3. Fedup says:

    Agree completely- I had almost given up listening to both albeeb programmes but now turn to them because it’s difficult to find decent new comedy elsewhere on albeeb. Lady Nugee has obviously had deep breathing anger management training – don’t mention white vans – and Ms dawn Butler? Well when asked about multi national tax avoiders she came up with Costa Coffee- which I know is part of Whitbread ~ which a decent U.K. Company paying U.K. Taxes. So labour MP interviews are the new comedy for me. Thanks albeeb.


    • Grant says:


      I think she meant Starbucks. Costa Coffee may have a case for legal action against False Dawn. I hope they are consulting their lawyers.


      • Rob in Cheshire says:

        So does Mike Ashley.

        Corbyn basically called him a tax dodger yesterday, and as good as told him Labour will be out for him if they win. It is disgraceful for a politician to attack a private citizen in this way. If Corbyn had said anything similar about a person of colour or member of the religion of peace the BBC would have massacred him. However, it is apparently fine to threaten a white male businessman, who as far as I know runs a legitimate business and pays whatever tax he owes.

        Corbyn is a very nasty, far left bully. If he ever got his hands on the power of the state, Britain would be finished before you could say “Hugo Chavez”.


        • Fedup says:

          Ironic really coming from someone who claims politics should be about policies not individuals.the Beeb and msm gave the comrade a free pass on this.no challenge.if the press push out some personal revelation about the comrade or his family he will be the first one to winge about “personal attacks”. I guess the mail will keep mucky disclosure until the last week of the campaign should it appear Labour will be getting any seats. I reckon he and Diane holding hands at a Swp bash …


      • Restroom Mole says:

        Get in early and they’ll be up at the crack of Dawn, perish the thought.


  4. scribblingscribe says:

    What is wrong with BIASEDBBC folk? Don’t you realise that populism is always bad … unless it applies to Nicola Sturgeon, the SNP, Hugo Chavez and Castro then it is laudable.


  5. EnglandExpects says:

    Since last nights Paris shooting the BBC has consistently said that Le Pen may not benefit from it with the voters . Is this wishful thinking ? I would say yes.


    • Rob in Cheshire says:

      The French people must know that they can vote for more of the same, or they can vote for Marine Le Pen. Their choice.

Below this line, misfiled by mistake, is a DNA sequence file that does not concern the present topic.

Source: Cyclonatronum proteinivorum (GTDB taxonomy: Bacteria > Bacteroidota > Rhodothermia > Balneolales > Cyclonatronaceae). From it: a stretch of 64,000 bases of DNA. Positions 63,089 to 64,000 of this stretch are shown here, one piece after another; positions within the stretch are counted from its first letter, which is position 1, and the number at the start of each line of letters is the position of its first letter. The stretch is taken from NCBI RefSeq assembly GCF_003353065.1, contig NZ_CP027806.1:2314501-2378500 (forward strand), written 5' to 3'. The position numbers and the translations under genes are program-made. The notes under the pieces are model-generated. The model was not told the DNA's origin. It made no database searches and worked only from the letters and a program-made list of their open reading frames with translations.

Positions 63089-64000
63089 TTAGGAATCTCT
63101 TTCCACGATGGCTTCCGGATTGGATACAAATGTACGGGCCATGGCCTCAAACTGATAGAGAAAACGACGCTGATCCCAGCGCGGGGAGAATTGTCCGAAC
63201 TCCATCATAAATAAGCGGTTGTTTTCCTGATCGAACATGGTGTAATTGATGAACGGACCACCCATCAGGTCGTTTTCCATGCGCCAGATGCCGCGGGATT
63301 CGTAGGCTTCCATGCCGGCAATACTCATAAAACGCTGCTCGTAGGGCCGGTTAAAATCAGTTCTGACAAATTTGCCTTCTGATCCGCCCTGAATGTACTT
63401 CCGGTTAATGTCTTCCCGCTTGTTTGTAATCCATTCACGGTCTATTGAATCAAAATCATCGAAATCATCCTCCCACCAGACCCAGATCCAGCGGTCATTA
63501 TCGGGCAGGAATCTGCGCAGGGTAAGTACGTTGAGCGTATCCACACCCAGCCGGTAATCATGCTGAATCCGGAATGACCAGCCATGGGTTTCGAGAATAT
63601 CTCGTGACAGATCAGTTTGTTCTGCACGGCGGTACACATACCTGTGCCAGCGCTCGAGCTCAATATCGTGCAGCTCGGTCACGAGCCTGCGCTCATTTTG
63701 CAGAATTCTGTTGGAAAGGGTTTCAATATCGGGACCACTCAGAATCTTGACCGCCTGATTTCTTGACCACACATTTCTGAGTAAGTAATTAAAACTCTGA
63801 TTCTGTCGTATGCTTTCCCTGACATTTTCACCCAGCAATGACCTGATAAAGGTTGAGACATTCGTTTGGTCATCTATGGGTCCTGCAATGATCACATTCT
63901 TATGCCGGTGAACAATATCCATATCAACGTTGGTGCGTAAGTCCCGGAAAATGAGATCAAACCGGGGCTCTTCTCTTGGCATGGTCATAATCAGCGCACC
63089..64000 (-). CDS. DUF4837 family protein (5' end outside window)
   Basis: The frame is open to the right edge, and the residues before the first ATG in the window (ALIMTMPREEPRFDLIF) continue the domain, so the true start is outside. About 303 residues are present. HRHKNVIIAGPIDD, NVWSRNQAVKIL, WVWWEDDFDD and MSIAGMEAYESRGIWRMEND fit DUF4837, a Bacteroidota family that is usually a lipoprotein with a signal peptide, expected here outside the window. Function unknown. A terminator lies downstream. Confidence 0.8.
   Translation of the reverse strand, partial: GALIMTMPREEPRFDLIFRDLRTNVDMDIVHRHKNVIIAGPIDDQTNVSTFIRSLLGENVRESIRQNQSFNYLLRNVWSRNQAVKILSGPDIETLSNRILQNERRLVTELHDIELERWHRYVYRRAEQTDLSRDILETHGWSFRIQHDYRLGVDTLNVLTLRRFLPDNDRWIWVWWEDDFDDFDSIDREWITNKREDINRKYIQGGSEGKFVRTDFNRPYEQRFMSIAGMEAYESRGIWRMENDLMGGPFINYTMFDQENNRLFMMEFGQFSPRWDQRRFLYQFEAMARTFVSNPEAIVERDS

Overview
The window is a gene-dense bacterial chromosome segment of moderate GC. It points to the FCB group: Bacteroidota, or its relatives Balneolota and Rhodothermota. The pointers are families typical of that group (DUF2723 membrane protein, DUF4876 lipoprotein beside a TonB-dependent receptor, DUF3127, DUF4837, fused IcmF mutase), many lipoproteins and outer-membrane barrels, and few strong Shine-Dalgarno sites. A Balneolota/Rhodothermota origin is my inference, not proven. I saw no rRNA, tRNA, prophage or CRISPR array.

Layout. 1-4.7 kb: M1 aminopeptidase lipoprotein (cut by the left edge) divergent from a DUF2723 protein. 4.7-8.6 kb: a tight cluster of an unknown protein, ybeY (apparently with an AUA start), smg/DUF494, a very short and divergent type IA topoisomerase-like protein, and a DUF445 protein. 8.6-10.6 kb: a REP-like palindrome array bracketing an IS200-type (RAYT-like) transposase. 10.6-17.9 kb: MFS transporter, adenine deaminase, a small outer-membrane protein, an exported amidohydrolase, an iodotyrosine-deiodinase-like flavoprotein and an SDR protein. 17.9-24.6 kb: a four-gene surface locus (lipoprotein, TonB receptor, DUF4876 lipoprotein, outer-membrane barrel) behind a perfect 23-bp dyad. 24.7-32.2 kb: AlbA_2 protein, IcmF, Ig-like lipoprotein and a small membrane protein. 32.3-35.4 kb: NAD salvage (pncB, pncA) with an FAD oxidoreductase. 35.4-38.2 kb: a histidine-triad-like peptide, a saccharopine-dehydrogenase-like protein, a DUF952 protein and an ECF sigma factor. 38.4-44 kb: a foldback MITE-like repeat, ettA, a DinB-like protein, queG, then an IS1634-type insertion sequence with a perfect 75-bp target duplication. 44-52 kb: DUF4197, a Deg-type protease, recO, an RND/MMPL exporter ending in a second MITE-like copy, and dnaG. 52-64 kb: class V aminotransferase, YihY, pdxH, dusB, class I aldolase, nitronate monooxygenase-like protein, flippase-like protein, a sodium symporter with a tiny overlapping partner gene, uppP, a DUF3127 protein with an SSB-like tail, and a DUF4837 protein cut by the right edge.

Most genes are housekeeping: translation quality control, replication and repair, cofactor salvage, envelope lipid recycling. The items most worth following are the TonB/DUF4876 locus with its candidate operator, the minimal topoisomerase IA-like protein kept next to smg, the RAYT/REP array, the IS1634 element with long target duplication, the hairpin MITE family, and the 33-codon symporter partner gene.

6. Nibor says:

    Labour have a popular policy

    BBC say Labour is in touch with the ordinary people , know their desires and fears .

    Conservatives have a popular policy

    BBC say the Conservatives are cynically hiding their own interests behind a popular policy .

    LibDims have a popular policy

    BBC give them more airtime than they deserve , saying they are up and coming .

    Greens have a popular policy

    BBC say the greens should be more listened to . They are courageous .

    UKIP have a popular policy

    BBC say they are populist , nasty it seems in a democracy .


  7. Rob in Cheshire says:

    “Jeremy Corbyn’s son is planning to stand for a seat in the House of Commons, sources have told The Telegraph.

    Seb Corbyn is reportedly preparing to mount a campaign to replace his father’s political aide Steve Rotheram, the sitting Liverpool Walton MP, who is standing down at the election in June.”

    Hilarious. Just what Labour needs, another Red Prince. To think we laugh at North Korea, with its hereditary communist leadership.

    I do hope the people of Liverpool Walton realise that they are being patronised by a right-on Islington elite, who think that a southern social justice warrior is fit to be their MP by virtue of who his father is. If the Conservatives did that in the shires, people would be rightly contemptuous, but apparently different rules apply to the Leftist elite.

    If Corbyn Jr is selected for this seat, I imagine the lumpenproles will vote for him, on the principle that they would vote for a donkey with a red rosette. And a donkey is what they’ll get and what they’ll deserve.


  8. Payne by name says:

    It’s always frustrating to hear the BBC and media and even MP’s talk about populism with sneering contempt. Surely democracy is all about the popular will of the people. Surely someone having populist policies means that they are in touch with the population and are offering what the populace actually want?

    How have we got to such an arrogant position that people can openly admit that there is something wrong with policies that are popular with the people. Aren’t they the very body that MPs and the media are meant to be representing?


    • Grant says:


      Those who use the word “Populism” do not believe in democracy. But when the majority agree with them it is ” The will of the people “. They are hypocrites.


    • Up2snuff says:

      Pbn, the word apparently was being distorted as far back as the end of the 19th century, according to Wiki. Usual disclaimers about accuracy.

      I don’t recall it being bandied around much, as a pejorative term for the ‘right-wing’ and ‘fascists’, in the day of Margaret Thatcher and she was certainly swept to power twice on a wave of populism, in 1979 and 1983.

      Funnily enough, the Major administration was never described as non-Populist after Black Wednesday and the recession & house price crash. And Tony Blair, I do not recall ever being called Populist despite – in hindsight – his obvious qualification now as a Fascist, right wing Socialist.